This graph of excess bank reserves held at the Fed is starting to go down, so I do consider that a good sign on the side of BR and Krugman. $300B down, only $2.4T to go:
Here are some of the other things BR would like us to take note of for future reference, that we should learn from the gold “debacle”:
2. Take Note of New Investment Products: One of the fundamental changes in this gold cycle has been the creation of a variety of new gold-related products. The mac daddy has to be the gold exchange traded fund (GLD). Called the “innovation that opened gold investing to the masses,” it allowed people to invest in gold without opening futures accounts.
The World Gold Council is an organization created by global mining companies for the purpose of promoting the sale of gold. The gold ETF was their brainchild. Following “two decades of depressed prices and a growing glut of the yellow metal,” they faced the possibility of having their funding withdrawn. So in November 2004 they threw a Hail Mary called the SPDR Gold Shares exchange-traded fund. It was a game-saving touchdown.
In November 2004, GLD wasn’t the only new ETF. Pretty much ALL of them were new. There was less than $200B in all ETFs combined at that point. Today, there are 5 or 6 times that much money invested in ETFs. But even so, Barry is correct: this fund really opened up the world of gold investing to people who were not interested in trying to secure coins in their home safes. And he is also correct that this is a way to see what the trendy investment of the day is. Just look at all the new MLP and “liquid alt” ETFs that have been popping up (also currency hedged anything, bank loans, etc.).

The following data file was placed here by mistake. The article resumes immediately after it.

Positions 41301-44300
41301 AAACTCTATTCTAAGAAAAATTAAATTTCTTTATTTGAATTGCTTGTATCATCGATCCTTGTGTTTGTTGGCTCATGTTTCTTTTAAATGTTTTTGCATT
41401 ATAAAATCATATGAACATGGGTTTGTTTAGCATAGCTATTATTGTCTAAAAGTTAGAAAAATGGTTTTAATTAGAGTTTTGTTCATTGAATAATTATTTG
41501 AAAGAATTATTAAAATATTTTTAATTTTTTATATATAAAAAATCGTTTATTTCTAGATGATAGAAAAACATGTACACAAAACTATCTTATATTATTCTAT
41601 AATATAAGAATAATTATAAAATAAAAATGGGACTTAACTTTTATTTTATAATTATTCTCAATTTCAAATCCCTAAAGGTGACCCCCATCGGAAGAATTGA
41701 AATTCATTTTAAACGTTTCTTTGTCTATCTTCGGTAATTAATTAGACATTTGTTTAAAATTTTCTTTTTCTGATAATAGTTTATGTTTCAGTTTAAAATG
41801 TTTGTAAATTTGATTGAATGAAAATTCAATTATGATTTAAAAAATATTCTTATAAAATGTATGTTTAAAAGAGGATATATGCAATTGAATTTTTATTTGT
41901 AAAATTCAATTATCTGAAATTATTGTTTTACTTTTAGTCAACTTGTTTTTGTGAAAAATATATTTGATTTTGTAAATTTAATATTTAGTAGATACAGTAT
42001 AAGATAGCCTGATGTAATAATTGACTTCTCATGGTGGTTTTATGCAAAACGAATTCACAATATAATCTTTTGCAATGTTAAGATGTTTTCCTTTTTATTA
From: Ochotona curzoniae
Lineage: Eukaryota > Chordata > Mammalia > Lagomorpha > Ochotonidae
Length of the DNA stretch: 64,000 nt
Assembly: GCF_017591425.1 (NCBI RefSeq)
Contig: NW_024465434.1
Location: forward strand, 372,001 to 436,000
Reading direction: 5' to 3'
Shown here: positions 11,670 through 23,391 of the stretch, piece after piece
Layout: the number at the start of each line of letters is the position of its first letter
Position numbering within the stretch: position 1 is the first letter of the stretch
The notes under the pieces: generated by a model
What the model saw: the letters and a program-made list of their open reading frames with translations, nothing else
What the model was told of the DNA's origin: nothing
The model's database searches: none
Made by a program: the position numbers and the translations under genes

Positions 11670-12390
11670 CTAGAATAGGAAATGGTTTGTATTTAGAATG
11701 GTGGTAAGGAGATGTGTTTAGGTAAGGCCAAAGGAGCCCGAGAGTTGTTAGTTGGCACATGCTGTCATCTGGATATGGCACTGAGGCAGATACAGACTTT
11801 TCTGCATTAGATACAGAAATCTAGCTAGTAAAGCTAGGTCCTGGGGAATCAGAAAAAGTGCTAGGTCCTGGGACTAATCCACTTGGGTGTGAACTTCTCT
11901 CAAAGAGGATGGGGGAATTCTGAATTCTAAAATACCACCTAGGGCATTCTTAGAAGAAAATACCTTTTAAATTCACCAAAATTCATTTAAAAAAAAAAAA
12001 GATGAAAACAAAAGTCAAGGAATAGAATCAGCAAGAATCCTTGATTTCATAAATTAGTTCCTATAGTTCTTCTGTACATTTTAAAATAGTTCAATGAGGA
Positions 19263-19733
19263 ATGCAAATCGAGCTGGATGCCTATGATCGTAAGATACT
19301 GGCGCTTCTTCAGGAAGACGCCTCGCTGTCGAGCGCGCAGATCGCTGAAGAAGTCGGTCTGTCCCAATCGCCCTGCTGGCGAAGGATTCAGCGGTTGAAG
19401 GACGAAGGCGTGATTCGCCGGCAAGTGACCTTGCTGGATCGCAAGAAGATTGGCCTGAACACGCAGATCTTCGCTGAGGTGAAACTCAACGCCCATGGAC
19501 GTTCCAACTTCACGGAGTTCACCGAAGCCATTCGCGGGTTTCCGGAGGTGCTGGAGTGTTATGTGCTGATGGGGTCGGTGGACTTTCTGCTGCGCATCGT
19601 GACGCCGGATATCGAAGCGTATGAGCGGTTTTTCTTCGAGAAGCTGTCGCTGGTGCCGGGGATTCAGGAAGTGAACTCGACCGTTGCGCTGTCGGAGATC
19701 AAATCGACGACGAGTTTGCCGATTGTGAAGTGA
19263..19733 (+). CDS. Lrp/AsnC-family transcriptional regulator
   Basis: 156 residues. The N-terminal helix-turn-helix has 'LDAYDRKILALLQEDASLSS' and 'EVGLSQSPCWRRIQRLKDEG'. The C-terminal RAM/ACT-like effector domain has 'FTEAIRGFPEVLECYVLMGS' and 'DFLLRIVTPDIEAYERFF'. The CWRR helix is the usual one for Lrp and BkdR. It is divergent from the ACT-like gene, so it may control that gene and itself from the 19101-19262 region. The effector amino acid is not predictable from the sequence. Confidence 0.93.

3. Ignore History at Your Own Peril (or, Everything Eventually Becomes a Trade):
You cannot be in the market very long and grow attached to anything, as everything will eventually disappoint you. I call this my universal entropy theorem of investing, and it’s why everything — from Microsoft to the 10-year bond, from Apple to gold — eventually goes to hell. (Just look at the stocks tossed from the Dow Industrials for more evidence).
Gold has run up only be to trounced in repeated massive selloffs: 1915-20, 1941, 1947, 1951-66, 1974-76, 1981, 1983-85, 1987-2000 and 2008.
True. That’s why in stocks, it’s often best for investors to purchase index based products. For gold, you have to know what circumstances will cause you to exit the position.
4. Leverage is Always Dangerous
Yes. But I think that the credit crisis was much more instructive on this point than gold.
5. Maintain Situational Awareness: The concept of situational awareness comes from military theory, particularly aviation, representing the idea that a pilot needs to be fully cognizant of all the elements occurring in three-dimensional space, as well as those about to occur in the near future. For the investor, situational awareness means not getting too caught up in the moment, and understanding the continuum of time. Instead of thinking of any event as a single instance in time like a photograph, consider instead a series of instances more akin to a video. Doing so forces the investor to think of the big picture, the 30,000 foot view.